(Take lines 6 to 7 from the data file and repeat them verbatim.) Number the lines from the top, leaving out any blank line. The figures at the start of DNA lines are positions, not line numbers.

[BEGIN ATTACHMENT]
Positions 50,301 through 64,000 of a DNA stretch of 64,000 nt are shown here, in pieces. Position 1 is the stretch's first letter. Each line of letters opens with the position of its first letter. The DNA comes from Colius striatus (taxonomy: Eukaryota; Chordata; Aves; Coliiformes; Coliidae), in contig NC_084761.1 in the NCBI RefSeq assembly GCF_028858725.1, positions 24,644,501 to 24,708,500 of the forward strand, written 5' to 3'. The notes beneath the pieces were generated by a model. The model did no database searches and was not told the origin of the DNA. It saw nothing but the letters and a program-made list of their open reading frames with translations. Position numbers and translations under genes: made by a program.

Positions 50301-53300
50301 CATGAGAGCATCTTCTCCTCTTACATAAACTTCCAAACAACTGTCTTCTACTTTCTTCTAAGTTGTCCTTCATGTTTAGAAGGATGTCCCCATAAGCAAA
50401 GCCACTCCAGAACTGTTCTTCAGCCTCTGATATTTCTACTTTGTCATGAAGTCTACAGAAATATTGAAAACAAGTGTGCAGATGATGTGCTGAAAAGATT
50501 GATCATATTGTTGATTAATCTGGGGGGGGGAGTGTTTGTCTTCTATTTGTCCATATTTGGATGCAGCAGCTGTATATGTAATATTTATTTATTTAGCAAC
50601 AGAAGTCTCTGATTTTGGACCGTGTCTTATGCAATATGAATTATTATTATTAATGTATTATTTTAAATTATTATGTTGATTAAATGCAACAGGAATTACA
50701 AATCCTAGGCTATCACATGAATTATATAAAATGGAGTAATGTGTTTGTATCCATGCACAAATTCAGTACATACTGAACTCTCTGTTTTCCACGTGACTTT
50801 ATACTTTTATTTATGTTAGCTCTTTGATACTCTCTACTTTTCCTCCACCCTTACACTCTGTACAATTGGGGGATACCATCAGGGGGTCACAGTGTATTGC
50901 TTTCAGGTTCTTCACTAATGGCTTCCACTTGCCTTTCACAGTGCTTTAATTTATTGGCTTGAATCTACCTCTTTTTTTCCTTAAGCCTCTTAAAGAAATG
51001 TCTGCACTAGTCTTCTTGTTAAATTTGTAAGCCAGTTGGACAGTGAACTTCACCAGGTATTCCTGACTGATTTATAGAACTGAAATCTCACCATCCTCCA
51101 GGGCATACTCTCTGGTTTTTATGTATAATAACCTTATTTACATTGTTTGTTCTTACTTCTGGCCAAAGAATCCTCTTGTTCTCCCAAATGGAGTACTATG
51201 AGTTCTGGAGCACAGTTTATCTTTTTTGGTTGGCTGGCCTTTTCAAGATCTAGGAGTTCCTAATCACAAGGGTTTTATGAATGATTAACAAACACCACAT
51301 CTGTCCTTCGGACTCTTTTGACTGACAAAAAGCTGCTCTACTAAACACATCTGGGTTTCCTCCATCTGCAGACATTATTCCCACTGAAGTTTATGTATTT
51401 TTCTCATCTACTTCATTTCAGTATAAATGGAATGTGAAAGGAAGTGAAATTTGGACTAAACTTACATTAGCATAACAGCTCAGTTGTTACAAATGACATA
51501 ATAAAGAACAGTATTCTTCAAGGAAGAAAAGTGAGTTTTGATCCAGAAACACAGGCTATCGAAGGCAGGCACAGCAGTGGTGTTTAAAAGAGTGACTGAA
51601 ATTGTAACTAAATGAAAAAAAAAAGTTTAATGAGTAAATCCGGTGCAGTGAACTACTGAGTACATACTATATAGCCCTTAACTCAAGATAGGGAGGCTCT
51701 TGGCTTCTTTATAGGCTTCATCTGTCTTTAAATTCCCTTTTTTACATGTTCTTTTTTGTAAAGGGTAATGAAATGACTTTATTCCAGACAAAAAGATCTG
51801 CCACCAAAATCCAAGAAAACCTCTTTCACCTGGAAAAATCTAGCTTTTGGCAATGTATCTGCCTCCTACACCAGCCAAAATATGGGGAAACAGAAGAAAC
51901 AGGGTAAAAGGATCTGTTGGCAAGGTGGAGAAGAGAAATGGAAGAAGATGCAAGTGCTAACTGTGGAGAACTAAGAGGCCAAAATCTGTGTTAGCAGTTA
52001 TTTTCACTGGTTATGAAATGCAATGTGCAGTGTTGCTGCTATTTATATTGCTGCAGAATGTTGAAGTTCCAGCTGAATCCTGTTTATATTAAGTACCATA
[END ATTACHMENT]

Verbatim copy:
50601 AGAAGTCTCTGATTTTGGACCGTGTCTTATGCAATATGAATTATTATTATTAATGTATTATTTTAAATTATTATGTTGATTAAATGCAACAGGAATTACA
50701 AATCCTAGGCTATCACATGAATTATATAAAATGGAGTAATGTGTTTGTATCCATGCACAAATTCAGTACATACTGAACTCTCTGTTTTCCACGTGACTTT